Can Directors Draw Down Money From Their Company?
Directors indeed draw down money from their company, but the process and considerations surrounding this are not cut and dry.
Drawing money from your own company must be approached with care to ensure that you are not breaking the law and that you are complying with all the rules.
There are currently 5.58 million SMEs active in the UK. Of these businesses, many directors may wonder what exactly they are legally allowed to do when it comes to drawing down money from their company. The rules around it may be confusing at first, but this article aims to explain how drawing down money from your company works.
How Can Directors Draw Down Money From Their Company?
Directors can receive a salary for their services to the company, just like any other employee. The company will deduct income tax and National Insurance contributions (NICs) from the salary at source before paying it to the director.
Directors who are also shareholders can receive dividends from the company’s profits. To issue dividends, the company must hold regular board meetings, document the decision to pay dividends and distribute them to shareholders in proportion to their ownership.
Directors can borrow money from the company in the form of a loan (Source: Harpsey). These loans can be interest-free, low-interest, or at a commercial rate. There are specific tax rules surrounding director loans to prevent tax avoidance.
Do Directors Need to Register Their Drawdown of Money?
Yes, you need to maintain accurate and transparent financial records. When directors draw down money, it should be documented in the company’s financial records, clearly indicating the purpose of the withdrawal and the method chosen (salary, dividends, or loan).
What Are the Tax Implications of Drawing Down Money From the Company?
Directors will pay income tax and NICs on their salaries. The tax rates depend on the director’s overall income and the tax band they fall into.
Dividends are subject to dividend tax rates. As of my last update in September 2021, there’s a tax-free dividend allowance, and after that, tax rates increase with the amount of dividends received. The exact rates can change, so it’s important to check the latest information.
If the director wants to borrow money from the company interest-free or at a low-interest rate, there might be tax implications on the difference between the market interest rate and the actual rate charged. The company could be liable to pay tax on this difference, and the director might also face tax consequences.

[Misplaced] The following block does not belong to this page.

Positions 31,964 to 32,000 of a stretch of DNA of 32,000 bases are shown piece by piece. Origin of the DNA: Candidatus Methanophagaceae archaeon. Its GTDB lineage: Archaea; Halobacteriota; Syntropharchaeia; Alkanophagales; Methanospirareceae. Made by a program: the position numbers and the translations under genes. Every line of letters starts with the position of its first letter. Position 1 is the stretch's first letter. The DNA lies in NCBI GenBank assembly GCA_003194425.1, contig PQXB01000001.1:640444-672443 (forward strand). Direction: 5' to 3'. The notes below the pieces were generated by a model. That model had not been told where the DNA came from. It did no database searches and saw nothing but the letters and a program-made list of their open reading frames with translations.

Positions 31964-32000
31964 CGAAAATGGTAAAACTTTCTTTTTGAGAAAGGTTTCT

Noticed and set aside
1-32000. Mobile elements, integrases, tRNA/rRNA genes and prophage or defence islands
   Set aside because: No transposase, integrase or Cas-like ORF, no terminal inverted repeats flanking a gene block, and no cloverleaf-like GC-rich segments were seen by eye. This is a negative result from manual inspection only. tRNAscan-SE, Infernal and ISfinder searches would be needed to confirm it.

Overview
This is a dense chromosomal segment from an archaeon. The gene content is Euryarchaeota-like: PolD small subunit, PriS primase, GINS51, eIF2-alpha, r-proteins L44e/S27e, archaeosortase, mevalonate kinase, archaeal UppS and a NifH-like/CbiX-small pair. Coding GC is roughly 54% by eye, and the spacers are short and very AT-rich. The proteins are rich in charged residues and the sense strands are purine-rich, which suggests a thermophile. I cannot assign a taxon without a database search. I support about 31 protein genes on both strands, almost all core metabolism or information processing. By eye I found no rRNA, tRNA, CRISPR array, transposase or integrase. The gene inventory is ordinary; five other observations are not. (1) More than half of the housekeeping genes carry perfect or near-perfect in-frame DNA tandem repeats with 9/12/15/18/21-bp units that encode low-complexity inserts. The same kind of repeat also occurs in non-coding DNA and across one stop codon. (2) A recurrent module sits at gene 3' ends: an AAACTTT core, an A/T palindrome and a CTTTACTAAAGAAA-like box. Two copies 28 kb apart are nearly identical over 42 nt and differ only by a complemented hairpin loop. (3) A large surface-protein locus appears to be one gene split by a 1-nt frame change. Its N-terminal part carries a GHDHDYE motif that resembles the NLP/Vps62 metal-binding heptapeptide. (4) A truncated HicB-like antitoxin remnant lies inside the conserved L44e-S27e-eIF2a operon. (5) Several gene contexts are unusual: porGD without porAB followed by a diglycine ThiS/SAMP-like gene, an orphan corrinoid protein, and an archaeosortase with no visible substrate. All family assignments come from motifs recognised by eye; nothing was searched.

Can the Drawdown of Money Be Considered a Shareholder Loan?
Sometimes. If the director borrows money from the company and does not follow the typical salary or dividend procedures, it can be treated as a shareholder loan. This means the director owes the company the borrowed amount and might need to repay it within specific timeframes to avoid potential tax charges.
Are There Specific Rules for Director Loans?
Yes, HM Revenue & Customs (HMRC) has specific rules for director loans to prevent tax avoidance. If a director’s loan exceeds £10,000 at any point during the year, the company needs to report it on its Corporation Tax return (CT600).
If the loan is interest-free or has a low-interest rate, there might be tax implications on the difference between the market rate and the rate charged. If the loan is not repaid within nine months of the company’s accounting year-end, the company could face additional tax charges.
What Are the Potential Benefits of Drawing Down Money as Dividends?
Drawing down money as dividends can provide tax advantages due to the dividend tax allowance. However, it’s essential to ensure the company has sufficient distributable profits to pay dividends legally. Distributable profits are calculated based on the company’s accumulated profits, assets, and liabilities.
How Often Can Directors Draw Down Money From the Company?
It depends. The frequency of drawing down money depends on factors like the company’s financial health, its profit levels, and the director’s financial needs. Drawing down money too frequently could impact the company’s cash flow and financial stability.
Excessive withdrawals of money from the company can weaken its financial health. If the company’s profits aren’t sufficient to support the withdrawals, it could lead to financial instability, affect its ability to meet obligations, and even potentially lead to insolvency.